To understand the specific conditions and circumstances of your program participants, you must work with the people who know. Talk to individuals who live in the community or are part of the demographic you serve. Coordinate with other nonprofit leaders who serve the same community. Communicate with civic government leaders who have a broad view of the local challenges. And, most importantly, include your program participants in their own planning.
On-the-ground resources are valuable during the program creation phase. They can provide you with critical information that you can use to tailor your programs and services to meet the unique needs of your participants. But the value of their insight and experience does not end with program implementation. These same experts can help you understand the ever-changing circumstances of your community as you pivot and adjust your services to best accomplish your mission.
Strategy 2: Increase Measurable Nonprofit Impact by Encouraging Active Participants
Your program participants are the reason you serve. Yet too many nonprofits treat their enrollees as what Leah M. Benjamin of the Stanford Social Innovation Review calls “passive targets of program interventions.” Providing services is only part of the process in creating positive impact. People need to be active participants in their own lives. Social-good leaders need to look at their beneficiaries as “people who engage nonprofits to make changes in their lives” rather than simply being “the targets of an intervention.”
Yet, your organization and the services you provide cannot force individual change. You can only provide the resources and opportunities needed to support people as they choose to change their lives. And what that change looks like must be determined by the participants themselves.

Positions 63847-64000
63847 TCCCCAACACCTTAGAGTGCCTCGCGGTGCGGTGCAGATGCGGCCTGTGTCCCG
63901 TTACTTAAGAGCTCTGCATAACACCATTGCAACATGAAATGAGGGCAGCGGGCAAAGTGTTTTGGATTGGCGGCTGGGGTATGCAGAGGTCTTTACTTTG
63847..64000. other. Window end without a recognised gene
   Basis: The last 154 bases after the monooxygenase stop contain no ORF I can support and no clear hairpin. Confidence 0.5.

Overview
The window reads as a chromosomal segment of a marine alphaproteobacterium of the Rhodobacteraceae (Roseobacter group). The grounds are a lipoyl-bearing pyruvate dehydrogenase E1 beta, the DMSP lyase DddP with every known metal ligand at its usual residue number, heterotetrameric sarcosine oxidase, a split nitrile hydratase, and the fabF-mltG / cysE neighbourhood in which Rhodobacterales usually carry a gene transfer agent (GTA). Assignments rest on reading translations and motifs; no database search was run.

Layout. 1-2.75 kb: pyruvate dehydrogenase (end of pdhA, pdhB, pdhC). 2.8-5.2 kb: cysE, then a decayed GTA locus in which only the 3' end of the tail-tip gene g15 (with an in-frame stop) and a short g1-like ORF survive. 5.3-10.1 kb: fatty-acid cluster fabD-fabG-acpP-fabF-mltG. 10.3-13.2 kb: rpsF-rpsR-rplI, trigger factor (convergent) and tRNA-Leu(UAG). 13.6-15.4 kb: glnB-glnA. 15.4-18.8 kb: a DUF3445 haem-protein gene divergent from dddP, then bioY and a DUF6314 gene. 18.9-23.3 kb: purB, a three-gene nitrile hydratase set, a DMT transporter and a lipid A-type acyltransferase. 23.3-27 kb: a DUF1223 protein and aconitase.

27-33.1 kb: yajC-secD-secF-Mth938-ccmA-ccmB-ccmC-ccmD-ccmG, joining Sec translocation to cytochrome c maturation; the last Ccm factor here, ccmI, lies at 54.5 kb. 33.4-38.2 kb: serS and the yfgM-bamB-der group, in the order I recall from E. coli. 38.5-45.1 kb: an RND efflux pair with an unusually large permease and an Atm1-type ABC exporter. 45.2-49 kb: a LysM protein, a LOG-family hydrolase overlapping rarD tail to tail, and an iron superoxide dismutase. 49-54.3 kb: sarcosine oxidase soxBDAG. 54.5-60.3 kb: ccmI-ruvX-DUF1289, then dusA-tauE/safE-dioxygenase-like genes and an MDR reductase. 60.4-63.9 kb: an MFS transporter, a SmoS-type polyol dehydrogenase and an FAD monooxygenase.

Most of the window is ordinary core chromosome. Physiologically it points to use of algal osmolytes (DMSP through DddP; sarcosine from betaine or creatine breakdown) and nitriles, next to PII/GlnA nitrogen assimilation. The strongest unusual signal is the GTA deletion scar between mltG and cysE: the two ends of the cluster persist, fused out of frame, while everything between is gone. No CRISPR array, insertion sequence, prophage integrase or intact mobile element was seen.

Encouraging active participation means making people full partners in their own services. Too often, the most vulnerable are left out of identifying and solving societal problems. No matter how much you study a challenge or social barrier, the people who experience that challenge will always be the true experts. Much like the trend of person-centered care in healthcare, social-good organizations should consider the needs, values, and desires of program participants as they work together to achieve the best outcomes in the social determinants of health.
One step in encouraging participation is active listening. Active listening is about more than just hearing words. Sincerely listen with your undivided attention and a goal to understand. Make sure to pay attention to non-verbal clues such as body language and voice inflections. These can help you understand what a person is thinking and feeling, beyond their chosen words. Ask clarifying questions, but hold off on sharing your own perspective until the speaker is done. It may also be appropriate to forgo sharing your opinions all together. Active listening helps people feel seen and validated, which encourages their continued participation.